We never thought we’d be writing this on a sleepy August morning, but an article that appeared over the weekend marks a turning point for our country’s graphic design coverage. With one intelligent swoop designers have gone from “those wacky type wonks” to “those smart people who are really doing something valuable for culture.”
“The Road to Clarity” is by Joshua Yaffa (who we’re planning on marrying later this week) and it’s a massive six-pager in the NY Times Mag about how the freeway signage across America is slowly being re-set in the superior Clearview, not the fuzzy Highway Gothic we’ve come to love. The article is a truly in-depth look at these tinkerers of type, with WSJ-like headshot illustrations of the designers behind the movement, Don Meeker and James Montalbano, as well as Tobias Frere-Jones (looking quite dapper, we must say).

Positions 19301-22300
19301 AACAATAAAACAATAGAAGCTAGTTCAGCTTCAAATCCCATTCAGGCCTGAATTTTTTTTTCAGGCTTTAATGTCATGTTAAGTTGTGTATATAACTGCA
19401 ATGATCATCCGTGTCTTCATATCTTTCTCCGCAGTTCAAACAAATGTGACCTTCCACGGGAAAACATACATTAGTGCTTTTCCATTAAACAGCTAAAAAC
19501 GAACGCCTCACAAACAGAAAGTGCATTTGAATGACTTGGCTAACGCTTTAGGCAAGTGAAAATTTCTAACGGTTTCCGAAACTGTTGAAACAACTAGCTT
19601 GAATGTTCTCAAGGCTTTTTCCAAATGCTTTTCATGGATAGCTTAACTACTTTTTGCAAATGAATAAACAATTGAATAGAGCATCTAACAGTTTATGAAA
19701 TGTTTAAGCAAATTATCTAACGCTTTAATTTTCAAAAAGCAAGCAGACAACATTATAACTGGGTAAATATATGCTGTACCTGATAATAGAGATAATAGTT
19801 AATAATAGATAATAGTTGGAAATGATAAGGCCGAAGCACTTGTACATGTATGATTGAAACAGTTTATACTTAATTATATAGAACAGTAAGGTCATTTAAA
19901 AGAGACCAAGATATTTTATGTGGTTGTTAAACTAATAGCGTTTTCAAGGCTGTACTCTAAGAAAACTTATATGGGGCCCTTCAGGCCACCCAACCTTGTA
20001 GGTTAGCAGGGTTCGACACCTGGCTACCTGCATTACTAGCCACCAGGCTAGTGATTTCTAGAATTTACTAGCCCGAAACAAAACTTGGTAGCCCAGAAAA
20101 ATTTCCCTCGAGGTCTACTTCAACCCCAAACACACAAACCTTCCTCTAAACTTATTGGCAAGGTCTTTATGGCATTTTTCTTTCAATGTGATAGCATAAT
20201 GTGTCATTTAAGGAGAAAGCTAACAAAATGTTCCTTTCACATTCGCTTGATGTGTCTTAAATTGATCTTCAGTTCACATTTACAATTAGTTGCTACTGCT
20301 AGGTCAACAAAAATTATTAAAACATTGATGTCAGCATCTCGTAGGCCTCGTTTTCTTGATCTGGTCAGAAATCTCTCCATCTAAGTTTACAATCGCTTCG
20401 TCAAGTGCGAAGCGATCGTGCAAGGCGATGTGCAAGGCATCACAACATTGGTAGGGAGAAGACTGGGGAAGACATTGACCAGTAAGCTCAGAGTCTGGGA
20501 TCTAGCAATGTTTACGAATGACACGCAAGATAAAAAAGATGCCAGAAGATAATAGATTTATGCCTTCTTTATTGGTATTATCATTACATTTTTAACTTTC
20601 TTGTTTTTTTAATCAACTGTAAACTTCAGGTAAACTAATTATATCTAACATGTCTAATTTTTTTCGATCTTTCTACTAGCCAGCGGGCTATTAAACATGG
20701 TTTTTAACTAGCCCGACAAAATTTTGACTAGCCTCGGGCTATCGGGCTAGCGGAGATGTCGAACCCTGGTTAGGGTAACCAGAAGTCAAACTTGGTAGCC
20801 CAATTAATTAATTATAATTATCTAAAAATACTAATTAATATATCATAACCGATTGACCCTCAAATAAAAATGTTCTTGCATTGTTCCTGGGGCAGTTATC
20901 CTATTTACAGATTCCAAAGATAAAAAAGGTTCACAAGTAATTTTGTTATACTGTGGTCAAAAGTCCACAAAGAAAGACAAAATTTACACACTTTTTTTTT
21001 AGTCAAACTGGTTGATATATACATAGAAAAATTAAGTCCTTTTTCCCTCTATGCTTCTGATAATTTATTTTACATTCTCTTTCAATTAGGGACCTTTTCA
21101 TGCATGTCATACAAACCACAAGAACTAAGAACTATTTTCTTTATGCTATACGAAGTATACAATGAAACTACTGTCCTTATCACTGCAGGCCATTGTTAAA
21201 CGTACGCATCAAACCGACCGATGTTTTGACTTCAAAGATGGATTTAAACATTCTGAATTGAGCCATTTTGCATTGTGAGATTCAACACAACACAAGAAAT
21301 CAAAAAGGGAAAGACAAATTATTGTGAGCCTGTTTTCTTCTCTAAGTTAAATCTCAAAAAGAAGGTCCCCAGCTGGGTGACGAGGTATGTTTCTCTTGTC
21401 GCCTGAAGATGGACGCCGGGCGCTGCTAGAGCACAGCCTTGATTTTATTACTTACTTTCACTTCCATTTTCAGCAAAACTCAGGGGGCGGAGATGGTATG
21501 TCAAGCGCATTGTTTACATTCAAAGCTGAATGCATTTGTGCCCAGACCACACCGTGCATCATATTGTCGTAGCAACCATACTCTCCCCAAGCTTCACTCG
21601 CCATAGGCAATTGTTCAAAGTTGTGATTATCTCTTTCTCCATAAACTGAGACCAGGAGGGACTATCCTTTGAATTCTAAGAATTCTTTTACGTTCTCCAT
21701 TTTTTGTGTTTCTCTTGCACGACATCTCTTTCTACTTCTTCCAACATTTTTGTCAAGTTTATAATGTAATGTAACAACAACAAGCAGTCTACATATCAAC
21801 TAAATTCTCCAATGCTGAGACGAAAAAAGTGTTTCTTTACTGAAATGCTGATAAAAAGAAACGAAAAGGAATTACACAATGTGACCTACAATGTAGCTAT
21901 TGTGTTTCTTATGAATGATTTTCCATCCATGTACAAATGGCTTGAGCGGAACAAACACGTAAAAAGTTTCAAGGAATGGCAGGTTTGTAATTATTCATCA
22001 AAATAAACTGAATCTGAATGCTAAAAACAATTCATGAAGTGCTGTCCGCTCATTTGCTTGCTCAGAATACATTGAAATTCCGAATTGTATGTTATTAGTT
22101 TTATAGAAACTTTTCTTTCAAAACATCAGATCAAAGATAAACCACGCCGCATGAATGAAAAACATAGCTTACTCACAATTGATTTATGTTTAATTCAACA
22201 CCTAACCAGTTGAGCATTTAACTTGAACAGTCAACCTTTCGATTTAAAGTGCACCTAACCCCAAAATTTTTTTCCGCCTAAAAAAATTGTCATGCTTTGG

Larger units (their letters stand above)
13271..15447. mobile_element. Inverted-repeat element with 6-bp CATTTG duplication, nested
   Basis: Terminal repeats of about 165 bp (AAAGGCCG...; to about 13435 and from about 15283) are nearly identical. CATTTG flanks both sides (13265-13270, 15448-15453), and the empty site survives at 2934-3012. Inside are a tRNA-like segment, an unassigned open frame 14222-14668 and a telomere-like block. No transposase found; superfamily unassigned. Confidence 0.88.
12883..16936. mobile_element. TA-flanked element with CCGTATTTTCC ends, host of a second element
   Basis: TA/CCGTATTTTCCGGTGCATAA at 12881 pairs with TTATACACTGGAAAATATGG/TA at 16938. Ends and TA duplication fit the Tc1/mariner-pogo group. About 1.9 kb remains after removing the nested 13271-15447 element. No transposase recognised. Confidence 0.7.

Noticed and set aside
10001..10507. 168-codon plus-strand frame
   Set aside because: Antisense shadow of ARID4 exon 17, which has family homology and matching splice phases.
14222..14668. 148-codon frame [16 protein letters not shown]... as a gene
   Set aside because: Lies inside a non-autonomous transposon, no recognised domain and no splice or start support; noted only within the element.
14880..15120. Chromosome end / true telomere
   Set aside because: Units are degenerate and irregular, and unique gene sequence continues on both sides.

Along the way we learn many valuable facts, like how Helvetica didn’t make the cut (this is no popularity contest), why they didn’t use Interstate (well, it seemed like the obvious choice to us), and the excruciating process of selling Clearview through the many layers of government (enough to make you want to run for office). In the end, it’s an incredibly-detailed and much-overdue look at the work of all the peeps we surely have no shortage of love for, but this time it actually seems like the rest of the world is finally coming around.